The number of Israelis who have been diagnosed with the coronavirus climbed to 3,035 on Friday. According to the Health Ministry, 12 Israelis have succumbed to COVID-19, the disease caused by the virus, 49 patients remain in serious condition, and 79 Israelis have recovered from it.

The latest fatalities included a 93-year-old man and a 76-year-old woman. Both suffered from pre-existing health conditions, according to the ministry.

Health Ministry director general Moshe Bar Siman Tov said on Thursday that he believes that in a week from now Israel will have 200 people in serious condition from COVID-19.

The next two weeks will be “critical,” he said, warning there is a high potential for further spread of the virus.

Associate director general of the Health Ministry Professor Itamar Grotto, however, said on Friday that the numbers of fatalities and of seriously ill patients was “not as bad as we feared,” adding that the more the public observes the measures imposed by the government, the better off the country will be.

The government has tightened restrictions on all residents, enforcing a lockdown that has shuttered synagogues and non-essential stores, reduced public transportation to 25 percent, and prohibits people from traveling more than 100 meters past their homes except to purchase essential items such as food or to receive medical treatment.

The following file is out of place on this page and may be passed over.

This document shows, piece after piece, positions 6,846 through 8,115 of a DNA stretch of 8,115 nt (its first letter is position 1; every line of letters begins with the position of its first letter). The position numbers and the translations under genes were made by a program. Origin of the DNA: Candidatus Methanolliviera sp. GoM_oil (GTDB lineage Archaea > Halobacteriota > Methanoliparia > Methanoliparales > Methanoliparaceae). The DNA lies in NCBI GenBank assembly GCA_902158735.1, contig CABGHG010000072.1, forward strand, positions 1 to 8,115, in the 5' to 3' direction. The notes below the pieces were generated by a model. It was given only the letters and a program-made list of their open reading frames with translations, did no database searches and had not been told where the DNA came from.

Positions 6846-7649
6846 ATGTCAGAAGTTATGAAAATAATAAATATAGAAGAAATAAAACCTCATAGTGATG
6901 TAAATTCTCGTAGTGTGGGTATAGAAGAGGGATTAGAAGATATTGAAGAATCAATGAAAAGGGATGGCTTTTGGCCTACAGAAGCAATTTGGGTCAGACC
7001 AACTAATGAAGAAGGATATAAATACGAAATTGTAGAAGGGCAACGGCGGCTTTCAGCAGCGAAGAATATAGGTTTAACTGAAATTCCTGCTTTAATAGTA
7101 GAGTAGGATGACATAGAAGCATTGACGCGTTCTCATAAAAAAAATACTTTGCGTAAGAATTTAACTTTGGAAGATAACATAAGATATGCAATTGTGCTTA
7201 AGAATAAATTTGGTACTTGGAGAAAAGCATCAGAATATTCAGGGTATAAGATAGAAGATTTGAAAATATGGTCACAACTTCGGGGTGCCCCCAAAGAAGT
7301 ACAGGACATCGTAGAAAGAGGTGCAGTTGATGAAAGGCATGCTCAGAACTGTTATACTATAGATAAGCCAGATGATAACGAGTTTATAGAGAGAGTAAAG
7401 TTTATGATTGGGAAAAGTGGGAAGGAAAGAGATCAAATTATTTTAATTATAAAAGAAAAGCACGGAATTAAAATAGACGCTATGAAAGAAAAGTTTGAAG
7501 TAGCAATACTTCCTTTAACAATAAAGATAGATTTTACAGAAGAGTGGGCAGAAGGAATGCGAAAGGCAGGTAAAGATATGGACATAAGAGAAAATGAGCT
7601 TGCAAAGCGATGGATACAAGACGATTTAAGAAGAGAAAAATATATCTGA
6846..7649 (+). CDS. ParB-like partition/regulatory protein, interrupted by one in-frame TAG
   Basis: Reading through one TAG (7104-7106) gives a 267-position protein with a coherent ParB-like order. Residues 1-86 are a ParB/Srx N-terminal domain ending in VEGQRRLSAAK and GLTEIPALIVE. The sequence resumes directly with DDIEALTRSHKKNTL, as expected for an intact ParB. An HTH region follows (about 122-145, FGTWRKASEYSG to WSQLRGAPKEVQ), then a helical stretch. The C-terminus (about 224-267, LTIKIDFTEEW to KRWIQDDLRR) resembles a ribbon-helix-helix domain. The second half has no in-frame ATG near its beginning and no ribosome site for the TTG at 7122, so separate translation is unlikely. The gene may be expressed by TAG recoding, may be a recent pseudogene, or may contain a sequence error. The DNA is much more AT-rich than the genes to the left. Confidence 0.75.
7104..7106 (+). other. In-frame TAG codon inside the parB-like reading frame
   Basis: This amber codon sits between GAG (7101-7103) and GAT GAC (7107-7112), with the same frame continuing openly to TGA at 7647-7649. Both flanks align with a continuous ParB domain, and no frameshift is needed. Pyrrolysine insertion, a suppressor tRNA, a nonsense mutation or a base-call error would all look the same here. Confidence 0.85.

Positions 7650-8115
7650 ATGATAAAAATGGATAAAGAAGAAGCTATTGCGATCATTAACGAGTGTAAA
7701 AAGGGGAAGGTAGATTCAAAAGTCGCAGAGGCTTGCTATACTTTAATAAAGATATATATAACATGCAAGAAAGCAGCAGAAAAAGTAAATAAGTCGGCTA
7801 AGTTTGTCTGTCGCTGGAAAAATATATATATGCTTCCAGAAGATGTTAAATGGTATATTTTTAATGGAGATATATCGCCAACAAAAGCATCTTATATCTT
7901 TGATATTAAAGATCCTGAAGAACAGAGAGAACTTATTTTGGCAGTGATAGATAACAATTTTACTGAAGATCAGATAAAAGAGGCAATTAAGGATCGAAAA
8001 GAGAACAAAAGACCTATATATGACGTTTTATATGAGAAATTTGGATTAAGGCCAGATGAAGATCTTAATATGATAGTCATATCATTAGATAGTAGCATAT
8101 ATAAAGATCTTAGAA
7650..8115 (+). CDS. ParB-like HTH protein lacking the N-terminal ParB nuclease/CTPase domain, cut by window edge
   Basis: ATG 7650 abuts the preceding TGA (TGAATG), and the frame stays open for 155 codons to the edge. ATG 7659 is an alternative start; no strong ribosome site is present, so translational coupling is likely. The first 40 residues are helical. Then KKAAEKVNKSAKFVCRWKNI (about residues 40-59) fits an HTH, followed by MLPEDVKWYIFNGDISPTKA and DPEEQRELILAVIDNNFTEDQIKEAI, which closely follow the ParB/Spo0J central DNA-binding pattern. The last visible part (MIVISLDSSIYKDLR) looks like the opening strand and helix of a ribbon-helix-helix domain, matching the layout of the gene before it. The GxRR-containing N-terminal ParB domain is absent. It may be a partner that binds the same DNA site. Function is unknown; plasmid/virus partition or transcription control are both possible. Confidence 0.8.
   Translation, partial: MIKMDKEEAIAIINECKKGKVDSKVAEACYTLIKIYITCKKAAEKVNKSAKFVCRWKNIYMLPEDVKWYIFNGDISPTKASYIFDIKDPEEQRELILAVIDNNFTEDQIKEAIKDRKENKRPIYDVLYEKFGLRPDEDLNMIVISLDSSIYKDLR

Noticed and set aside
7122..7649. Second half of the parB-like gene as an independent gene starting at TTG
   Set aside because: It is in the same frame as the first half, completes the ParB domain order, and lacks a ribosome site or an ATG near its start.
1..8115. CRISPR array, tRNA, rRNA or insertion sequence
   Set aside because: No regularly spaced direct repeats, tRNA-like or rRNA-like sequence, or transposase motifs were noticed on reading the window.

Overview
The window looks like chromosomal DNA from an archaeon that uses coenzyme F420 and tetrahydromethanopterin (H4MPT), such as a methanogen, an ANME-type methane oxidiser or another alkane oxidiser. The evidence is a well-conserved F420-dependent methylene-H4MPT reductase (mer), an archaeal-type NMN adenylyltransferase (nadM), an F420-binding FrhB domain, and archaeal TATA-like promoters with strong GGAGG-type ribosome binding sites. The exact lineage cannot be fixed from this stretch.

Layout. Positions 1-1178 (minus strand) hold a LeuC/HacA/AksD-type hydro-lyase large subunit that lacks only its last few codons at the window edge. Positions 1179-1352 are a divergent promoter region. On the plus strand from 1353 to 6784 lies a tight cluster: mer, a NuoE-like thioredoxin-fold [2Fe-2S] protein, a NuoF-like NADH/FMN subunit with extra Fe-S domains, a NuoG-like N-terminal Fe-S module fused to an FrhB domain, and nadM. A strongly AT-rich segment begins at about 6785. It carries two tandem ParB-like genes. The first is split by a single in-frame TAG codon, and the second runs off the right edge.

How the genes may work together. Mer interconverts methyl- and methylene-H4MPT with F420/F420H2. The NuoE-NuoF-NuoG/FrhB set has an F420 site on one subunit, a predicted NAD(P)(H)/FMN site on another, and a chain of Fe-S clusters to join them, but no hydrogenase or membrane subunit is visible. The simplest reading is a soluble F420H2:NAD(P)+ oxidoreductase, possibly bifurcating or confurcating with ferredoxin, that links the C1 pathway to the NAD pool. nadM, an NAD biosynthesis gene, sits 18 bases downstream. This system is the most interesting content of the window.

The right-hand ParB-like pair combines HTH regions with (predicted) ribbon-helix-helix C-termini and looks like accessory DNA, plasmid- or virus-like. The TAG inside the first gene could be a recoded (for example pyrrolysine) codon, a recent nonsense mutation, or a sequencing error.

Violators could face hundreds to thousands of shekels in fines, and even as much as six months of imprisonment.

Israeli Prime Minister Benjamin Netanyahu has warned that a full lockdown was most likely inevitable. On Friday, he was scheduled to hold a series of discussions on the issue, as well as on a multibillion-shekels incentive package to help sustain the economy through the crisis and restart it once the pandemic is defeated.

According to the plan, the Health Ministry’s budget will more than double—rising from the originally appropriated NIS 4 billion to NIS 10 billion ($1 billion to $2.7 billion). The deficit in 2020 will jump to more than NIS 100 billion ($27.7 billion), compared with NIS 55 billion ($15.2 billion) in 2019.

The emergency-aid package will amount to some NIS 50 billion ($13.8 billion), said sources familiar with the issue.

This article originally appeared in Israel Hayom.

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